The underground chambers were filled with the sounds of the crunching of small picks against the dirt floors and the thud of earth dumped into buckets. Voices of a dozen children and their parents accompanied warnings not to swing picks at each other and to use the buckets assigned to each room. Discoveries of pottery sherds and bone slivers reminded us that we were doing real archaeological work. Unruly as this particular group was, they were “workers,” helping to expose the remnants of life inside and beneath dwellings from 2,200 years ago.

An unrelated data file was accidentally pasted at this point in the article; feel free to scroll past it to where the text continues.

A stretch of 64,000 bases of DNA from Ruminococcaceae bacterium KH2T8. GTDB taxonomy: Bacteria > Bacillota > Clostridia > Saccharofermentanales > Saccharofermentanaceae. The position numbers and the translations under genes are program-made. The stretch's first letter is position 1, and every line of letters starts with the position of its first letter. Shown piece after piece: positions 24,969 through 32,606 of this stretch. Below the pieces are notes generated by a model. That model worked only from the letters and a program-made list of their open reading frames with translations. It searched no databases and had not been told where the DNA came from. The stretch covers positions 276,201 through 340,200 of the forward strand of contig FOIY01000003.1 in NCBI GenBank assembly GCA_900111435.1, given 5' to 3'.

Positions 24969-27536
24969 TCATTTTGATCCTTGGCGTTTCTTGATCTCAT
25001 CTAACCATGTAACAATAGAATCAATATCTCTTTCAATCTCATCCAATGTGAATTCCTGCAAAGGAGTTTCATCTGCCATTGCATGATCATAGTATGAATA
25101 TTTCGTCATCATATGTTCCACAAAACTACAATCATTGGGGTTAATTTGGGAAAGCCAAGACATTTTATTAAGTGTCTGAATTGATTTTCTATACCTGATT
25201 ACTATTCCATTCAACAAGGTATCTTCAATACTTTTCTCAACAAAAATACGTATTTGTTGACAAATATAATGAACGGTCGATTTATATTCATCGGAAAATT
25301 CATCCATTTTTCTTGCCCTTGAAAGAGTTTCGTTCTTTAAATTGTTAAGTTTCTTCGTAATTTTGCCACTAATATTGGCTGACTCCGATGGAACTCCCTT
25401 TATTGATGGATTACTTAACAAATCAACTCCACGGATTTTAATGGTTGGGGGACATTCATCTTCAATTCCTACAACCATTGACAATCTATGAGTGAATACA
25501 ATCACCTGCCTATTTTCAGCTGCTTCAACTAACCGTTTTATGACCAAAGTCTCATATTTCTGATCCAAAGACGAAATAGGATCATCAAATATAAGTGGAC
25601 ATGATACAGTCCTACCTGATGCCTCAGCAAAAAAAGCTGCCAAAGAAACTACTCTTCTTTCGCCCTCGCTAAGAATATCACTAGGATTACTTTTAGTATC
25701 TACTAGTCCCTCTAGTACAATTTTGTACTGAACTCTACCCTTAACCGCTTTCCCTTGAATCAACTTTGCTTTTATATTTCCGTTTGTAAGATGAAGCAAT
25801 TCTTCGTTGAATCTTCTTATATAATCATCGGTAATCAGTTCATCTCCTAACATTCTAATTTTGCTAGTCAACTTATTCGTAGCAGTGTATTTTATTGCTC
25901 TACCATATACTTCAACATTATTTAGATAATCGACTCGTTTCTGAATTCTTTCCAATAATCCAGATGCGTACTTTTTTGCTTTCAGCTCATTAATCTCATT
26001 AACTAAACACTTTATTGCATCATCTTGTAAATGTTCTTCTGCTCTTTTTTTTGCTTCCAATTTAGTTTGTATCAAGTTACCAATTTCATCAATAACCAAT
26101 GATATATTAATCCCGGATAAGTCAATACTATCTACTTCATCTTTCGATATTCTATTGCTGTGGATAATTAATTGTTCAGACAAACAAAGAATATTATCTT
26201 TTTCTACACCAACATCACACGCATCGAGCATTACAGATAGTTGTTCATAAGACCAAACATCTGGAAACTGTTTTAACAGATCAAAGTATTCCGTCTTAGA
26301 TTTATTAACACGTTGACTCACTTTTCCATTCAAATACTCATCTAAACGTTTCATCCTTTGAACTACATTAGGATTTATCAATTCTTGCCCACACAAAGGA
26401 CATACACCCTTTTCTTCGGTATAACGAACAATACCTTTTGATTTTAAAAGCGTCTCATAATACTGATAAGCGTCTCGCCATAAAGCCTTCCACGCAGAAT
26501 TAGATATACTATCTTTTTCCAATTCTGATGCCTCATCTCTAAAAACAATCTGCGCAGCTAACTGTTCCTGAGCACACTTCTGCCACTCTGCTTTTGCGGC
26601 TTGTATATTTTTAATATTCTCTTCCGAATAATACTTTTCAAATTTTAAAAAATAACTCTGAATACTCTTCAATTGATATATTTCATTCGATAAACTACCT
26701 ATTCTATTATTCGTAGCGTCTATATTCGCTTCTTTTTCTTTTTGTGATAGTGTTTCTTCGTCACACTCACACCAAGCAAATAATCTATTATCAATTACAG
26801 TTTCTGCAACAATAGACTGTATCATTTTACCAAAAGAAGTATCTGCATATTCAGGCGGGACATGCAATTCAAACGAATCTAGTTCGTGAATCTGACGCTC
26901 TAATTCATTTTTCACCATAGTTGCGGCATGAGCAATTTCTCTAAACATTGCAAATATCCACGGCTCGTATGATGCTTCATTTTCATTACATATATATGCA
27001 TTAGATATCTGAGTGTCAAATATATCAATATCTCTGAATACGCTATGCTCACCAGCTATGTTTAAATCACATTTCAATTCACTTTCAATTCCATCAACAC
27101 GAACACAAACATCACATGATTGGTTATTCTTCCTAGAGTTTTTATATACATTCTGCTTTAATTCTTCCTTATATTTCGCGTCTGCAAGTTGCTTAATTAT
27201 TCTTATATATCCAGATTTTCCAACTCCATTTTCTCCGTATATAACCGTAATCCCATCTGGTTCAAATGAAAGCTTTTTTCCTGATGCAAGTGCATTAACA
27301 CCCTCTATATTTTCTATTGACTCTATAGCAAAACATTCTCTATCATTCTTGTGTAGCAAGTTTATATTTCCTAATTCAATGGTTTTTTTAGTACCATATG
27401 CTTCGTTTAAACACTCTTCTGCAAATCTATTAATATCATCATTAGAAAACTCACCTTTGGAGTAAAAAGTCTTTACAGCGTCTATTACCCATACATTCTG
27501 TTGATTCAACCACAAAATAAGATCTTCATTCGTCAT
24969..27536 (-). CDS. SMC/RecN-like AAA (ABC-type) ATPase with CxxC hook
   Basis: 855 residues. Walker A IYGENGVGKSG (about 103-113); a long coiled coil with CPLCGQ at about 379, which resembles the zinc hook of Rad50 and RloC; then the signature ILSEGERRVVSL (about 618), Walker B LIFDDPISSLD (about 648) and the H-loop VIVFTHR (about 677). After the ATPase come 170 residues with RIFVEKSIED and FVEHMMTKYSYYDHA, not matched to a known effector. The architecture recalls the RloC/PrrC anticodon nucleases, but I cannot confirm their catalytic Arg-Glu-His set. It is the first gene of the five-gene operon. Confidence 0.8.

On this winter morning at Maresha, not far from the Elah Valley where, according to the Bible, David defeated the Philistine giant Goliath, I joined three families and two young couples posted at the American consulate for a day-long excavation experience. All of us were Americans, as are most of the 30,000 to 50,000 people who come to Dig-for-a-Day each year. Bernie Alpert invented the idea more than 26 years ago, not long after moving to Israel from Chicago with his wife, Fran. He turned his passion for volunteering at digs intosomething that people could do even if they had only a few hours to spend. At the same time, they could learn some history and archaeology, experience the land of Israel with their fingers and help support the cost of the excavation. Bernie was soon joined by archaeologist Ian Stern, who, with his wife, Heidi, now runs the parent company, Archaeological Seminars, and directs the dig at Maresha with Bernie’s part-time help.